Matthew 5:8 Blessed are the pure in heart – We spoil our vision with selfishness, we cloud it with prejudices, we blur it with impure aims. What is needed is a pure, clean, sincere, loving, forgiving, devoted heart.
Matthew 5:13 You are the salt of the earth – As salt we are ready to dissolve and disappear. We are ready to give ourselves away to preserve and to spice up the world in which we live.
Matthew 5:14 You are the light/candle of the world – Candles emit their light and kindle other candles by burning themselves up and transmitting their flame. When a life is set on fire, and radiant with self-consuming love, it will set other lives on fire, too.
Matthew 5:40 And if any one will command you, and take away their coat, let him have my cloak also. 5:41 And whosoever shall compel you to go a mile, go with him two. – The Second Mile can become a program of action and a map for life. The Second Mile is the supreme trait and character/nature of God. Read the story of the Prodigal Son in Luke 15 or meditate on the events of the Cross to see how God goes the second mile with us.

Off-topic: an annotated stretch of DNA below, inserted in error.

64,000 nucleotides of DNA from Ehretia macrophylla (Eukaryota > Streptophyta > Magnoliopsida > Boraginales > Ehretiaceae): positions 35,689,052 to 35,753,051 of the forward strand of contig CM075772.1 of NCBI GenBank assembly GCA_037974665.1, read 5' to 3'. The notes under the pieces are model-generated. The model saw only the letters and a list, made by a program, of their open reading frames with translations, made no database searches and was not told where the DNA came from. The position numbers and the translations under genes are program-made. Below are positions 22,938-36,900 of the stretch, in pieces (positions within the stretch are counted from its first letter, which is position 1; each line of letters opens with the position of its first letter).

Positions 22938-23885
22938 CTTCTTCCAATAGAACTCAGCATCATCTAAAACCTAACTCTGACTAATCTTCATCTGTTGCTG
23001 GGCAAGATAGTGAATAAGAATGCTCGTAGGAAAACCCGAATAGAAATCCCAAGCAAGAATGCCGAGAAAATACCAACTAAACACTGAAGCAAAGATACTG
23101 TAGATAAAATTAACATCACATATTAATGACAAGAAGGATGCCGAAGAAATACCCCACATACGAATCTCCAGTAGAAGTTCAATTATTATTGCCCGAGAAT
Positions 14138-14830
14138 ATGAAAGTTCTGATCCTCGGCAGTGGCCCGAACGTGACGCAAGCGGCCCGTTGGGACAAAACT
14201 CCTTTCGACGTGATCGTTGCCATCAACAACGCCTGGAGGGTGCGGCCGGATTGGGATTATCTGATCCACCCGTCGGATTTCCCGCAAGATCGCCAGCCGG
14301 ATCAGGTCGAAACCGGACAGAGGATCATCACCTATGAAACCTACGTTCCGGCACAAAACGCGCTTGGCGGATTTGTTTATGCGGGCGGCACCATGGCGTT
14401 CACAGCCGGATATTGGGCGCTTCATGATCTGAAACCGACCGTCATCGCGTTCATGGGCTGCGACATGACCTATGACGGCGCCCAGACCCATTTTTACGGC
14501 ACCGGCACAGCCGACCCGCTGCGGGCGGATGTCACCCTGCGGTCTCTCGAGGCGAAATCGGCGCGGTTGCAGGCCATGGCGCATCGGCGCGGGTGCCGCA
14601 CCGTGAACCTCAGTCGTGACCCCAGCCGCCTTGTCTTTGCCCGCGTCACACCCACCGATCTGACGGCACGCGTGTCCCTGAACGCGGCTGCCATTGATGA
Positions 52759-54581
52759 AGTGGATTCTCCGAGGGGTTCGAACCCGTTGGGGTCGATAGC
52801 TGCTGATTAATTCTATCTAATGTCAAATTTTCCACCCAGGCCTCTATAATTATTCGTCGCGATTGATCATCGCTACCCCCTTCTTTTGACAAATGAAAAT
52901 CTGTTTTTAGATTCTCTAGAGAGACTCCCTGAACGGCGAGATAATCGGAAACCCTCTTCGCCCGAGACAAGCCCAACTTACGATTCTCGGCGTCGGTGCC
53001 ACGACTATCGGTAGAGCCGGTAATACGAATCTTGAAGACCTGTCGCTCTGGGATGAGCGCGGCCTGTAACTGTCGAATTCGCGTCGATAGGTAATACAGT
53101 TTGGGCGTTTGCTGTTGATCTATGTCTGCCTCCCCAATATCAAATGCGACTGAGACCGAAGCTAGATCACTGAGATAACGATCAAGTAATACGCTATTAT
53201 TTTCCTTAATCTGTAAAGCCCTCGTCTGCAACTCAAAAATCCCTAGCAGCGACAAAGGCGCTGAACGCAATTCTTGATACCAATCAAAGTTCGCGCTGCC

Matthew 6.19-23 – The Problem of What We Live By
Matthew 6:19 “Lay not up for yourselves treasures upon earth, where moth and rust corrupt, and where thieves break through and steal: 6:20 “But lay up for yourselves treasures in heaven, where neither moth nor rust corrupts, and where thieves do not break through nor steal: 6:21 “For where your treasure is, there will your heart be also.”
Jesus knew how the mad rush for money and the over-valuation of it killed out the noblest fundamental traits of the inner life. The inside condition of Jesus (the one we should imitate) did not focus on how to accumulate goods, but rather how to be good.
For Jesus, the problem that people face is what people live by. He calls us to loosen our grip on perishable treasures, so that we may tighten our hold on heavenly and spiritual wealth. Jesus has a new kind of wealth that is not tied to our moods. As we align our lives with God, our inside condition is rooted in his life, his goodness and his love.
Matthew 6:22 The light of the body is the eye: if therefore your eye is healthy, your whole body shall be full of light. 6:23 But if your eye is unhealthy, your whole body shall be full of darkness. – Nobody sees life correctly until that person has corrected his or her view of life.
Caution: There is no rich inner life that does not also have an outer life.
There is no inner life that is not also an outer life. To withdraw from the stress and strain of practical action and from the complication of problems into some “hiding place” of inner security is the sure way to lose the inner life. To be beautiful within we must live a radiant and effective life in the world of people and everyday life.
Religion does not consist of inward thrills and private enjoyment of God. It is rather the joyous business of carrying the Life of God into the lives of others. The balance of inner and outer is what will enrich our inside condition.